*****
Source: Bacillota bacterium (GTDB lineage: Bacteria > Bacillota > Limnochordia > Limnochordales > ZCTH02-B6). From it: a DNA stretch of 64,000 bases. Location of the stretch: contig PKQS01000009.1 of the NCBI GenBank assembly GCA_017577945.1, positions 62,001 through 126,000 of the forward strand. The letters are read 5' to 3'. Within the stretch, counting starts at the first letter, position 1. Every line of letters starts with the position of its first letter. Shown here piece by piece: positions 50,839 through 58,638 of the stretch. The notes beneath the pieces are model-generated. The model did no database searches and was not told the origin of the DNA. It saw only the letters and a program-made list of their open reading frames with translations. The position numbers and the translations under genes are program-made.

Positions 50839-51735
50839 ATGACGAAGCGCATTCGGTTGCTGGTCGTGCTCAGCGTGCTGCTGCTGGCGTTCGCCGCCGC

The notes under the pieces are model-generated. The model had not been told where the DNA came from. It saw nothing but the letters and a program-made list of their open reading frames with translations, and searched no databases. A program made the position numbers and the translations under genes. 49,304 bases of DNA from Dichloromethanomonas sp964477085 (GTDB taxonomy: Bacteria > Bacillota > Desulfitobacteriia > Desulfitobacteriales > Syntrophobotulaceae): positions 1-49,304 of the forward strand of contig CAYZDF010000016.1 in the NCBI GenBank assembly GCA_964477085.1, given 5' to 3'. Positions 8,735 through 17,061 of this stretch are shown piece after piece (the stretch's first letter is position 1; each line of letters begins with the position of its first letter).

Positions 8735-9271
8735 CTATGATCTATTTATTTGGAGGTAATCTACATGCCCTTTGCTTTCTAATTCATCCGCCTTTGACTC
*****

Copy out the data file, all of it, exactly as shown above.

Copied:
Source: Bacillota bacterium (GTDB lineage: Bacteria > Bacillota > Limnochordia > Limnochordales > ZCTH02-B6). From it: a DNA stretch of 64,000 bases. Location of the stretch: contig PKQS01000009.1 of the NCBI GenBank assembly GCA_017577945.1, positions 62,001 through 126,000 of the forward strand. The letters are read 5' to 3'. Within the stretch, counting starts at the first letter, position 1. Every line of letters starts with the position of its first letter. Shown here piece by piece: positions 50,839 through 58,638 of the stretch. The notes beneath the pieces are model-generated. The model did no database searches and was not told the origin of the DNA. It saw only the letters and a program-made list of their open reading frames with translations. The position numbers and the translations under genes are program-made.

Positions 50839-51735
50839 ATGACGAAGCGCATTCGGTTGCTGGTCGTGCTCAGCGTGCTGCTGCTGGCGTTCGCCGCCGC

The notes under the pieces are model-generated. The model had not been told where the DNA came from. It saw nothing but the letters and a program-made list of their open reading frames with translations, and searched no databases. A program made the position numbers and the translations under genes. 49,304 bases of DNA from Dichloromethanomonas sp964477085 (GTDB taxonomy: Bacteria > Bacillota > Desulfitobacteriia > Desulfitobacteriales > Syntrophobotulaceae): positions 1-49,304 of the forward strand of contig CAYZDF010000016.1 in the NCBI GenBank assembly GCA_964477085.1, given 5' to 3'. Positions 8,735 through 17,061 of this stretch are shown piece after piece (the stretch's first letter is position 1; each line of letters begins with the position of its first letter).

Positions 8735-9271
8735 CTATGATCTATTTATTTGGAGGTAATCTACATGCCCTTTGCTTTCTAATTCATCCGCCTTTGACTC